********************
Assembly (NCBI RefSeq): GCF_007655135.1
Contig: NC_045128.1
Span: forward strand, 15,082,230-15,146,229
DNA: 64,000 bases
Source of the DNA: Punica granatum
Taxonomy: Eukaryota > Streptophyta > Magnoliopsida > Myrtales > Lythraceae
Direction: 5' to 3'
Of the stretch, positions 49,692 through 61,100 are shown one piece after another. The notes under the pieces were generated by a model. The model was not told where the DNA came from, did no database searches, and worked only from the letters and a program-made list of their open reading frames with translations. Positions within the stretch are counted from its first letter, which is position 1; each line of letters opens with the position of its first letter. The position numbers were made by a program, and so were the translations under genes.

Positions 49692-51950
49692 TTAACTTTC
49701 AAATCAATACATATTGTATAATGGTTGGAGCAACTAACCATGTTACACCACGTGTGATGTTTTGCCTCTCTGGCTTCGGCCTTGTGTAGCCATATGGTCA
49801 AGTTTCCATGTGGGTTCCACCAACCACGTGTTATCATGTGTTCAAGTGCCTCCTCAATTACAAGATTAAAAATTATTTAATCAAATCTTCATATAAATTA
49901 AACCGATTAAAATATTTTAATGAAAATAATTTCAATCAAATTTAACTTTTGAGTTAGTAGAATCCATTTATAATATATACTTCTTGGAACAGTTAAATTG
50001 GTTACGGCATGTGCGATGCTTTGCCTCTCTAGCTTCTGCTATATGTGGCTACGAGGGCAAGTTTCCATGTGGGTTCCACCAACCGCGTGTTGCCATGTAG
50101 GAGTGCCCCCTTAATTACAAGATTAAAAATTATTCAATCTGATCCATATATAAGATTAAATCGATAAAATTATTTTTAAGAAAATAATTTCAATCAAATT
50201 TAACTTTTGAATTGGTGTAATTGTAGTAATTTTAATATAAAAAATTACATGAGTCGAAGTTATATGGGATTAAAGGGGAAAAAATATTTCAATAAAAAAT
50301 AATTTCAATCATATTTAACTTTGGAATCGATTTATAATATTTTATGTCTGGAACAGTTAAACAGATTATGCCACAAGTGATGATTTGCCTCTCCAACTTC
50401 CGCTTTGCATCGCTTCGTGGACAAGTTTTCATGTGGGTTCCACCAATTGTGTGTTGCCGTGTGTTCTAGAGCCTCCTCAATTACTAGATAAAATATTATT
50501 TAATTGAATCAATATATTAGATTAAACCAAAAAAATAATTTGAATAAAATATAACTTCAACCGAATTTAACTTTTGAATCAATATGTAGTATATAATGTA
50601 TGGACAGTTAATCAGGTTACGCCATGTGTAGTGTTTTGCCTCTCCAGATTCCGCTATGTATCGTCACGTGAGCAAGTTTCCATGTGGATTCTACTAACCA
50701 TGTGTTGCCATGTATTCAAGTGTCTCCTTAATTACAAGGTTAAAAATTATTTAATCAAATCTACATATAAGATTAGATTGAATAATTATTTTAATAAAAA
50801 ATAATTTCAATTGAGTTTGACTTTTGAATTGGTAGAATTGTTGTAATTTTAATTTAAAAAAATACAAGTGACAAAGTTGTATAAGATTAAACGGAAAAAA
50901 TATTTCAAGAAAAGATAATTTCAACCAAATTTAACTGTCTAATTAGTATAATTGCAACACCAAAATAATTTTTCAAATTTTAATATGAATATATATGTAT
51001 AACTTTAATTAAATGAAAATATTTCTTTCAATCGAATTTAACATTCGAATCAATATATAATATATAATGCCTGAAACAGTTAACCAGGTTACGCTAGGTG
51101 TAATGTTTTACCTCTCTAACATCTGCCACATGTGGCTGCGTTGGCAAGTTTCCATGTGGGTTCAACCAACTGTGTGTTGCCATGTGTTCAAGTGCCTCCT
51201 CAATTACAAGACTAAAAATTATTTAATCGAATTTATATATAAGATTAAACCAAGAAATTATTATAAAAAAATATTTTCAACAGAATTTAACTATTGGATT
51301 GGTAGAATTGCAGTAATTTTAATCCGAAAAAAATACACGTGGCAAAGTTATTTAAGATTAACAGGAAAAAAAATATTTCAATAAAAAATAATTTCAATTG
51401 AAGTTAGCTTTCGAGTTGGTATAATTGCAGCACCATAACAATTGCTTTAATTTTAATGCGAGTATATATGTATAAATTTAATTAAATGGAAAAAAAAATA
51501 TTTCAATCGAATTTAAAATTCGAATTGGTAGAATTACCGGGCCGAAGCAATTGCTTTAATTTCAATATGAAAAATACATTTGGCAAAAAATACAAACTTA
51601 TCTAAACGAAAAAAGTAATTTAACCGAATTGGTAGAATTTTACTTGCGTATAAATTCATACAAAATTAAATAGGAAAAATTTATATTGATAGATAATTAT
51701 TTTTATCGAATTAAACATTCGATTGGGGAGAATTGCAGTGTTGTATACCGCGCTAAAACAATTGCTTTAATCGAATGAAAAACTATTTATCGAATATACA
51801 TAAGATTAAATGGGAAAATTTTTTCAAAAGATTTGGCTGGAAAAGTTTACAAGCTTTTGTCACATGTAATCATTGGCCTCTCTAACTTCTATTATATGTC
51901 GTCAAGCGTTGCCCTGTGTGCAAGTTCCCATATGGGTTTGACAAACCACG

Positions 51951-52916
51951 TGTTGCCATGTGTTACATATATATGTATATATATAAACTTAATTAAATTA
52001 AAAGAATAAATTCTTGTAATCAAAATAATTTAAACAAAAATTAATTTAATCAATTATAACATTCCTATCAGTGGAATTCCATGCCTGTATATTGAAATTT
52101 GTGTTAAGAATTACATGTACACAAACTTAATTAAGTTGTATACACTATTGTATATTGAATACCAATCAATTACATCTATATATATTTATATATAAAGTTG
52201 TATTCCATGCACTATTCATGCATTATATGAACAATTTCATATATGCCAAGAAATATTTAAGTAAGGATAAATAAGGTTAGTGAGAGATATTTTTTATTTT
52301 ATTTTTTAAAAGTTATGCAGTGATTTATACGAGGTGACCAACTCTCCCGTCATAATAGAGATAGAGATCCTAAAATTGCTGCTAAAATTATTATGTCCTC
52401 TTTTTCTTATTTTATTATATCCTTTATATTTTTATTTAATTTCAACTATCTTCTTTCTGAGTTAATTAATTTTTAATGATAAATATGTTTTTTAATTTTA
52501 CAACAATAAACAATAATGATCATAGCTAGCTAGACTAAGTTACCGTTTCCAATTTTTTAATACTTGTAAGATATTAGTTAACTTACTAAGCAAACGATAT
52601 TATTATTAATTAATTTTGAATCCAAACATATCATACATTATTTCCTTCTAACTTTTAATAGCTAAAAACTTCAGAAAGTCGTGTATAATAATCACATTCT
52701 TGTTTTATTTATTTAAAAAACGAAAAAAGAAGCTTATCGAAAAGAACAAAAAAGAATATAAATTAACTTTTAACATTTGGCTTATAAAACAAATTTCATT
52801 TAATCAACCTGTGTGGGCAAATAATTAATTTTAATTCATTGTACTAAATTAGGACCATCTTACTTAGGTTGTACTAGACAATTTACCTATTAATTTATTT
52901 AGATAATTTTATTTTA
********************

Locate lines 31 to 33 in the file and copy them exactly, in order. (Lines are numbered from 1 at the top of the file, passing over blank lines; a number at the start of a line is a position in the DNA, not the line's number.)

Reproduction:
51701 TTTTATCGAATTAAACATTCGATTGGGGAGAATTGCAGTGTTGTATACCGCGCTAAAACAATTGCTTTAATCGAATGAAAAACTATTTATCGAATATACA
51801 TAAGATTAAATGGGAAAATTTTTTCAAAAGATTTGGCTGGAAAAGTTTACAAGCTTTTGTCACATGTAATCATTGGCCTCTCTAACTTCTATTATATGTC
51901 GTCAAGCGTTGCCCTGTGTGCAAGTTCCCATATGGGTTTGACAAACCACG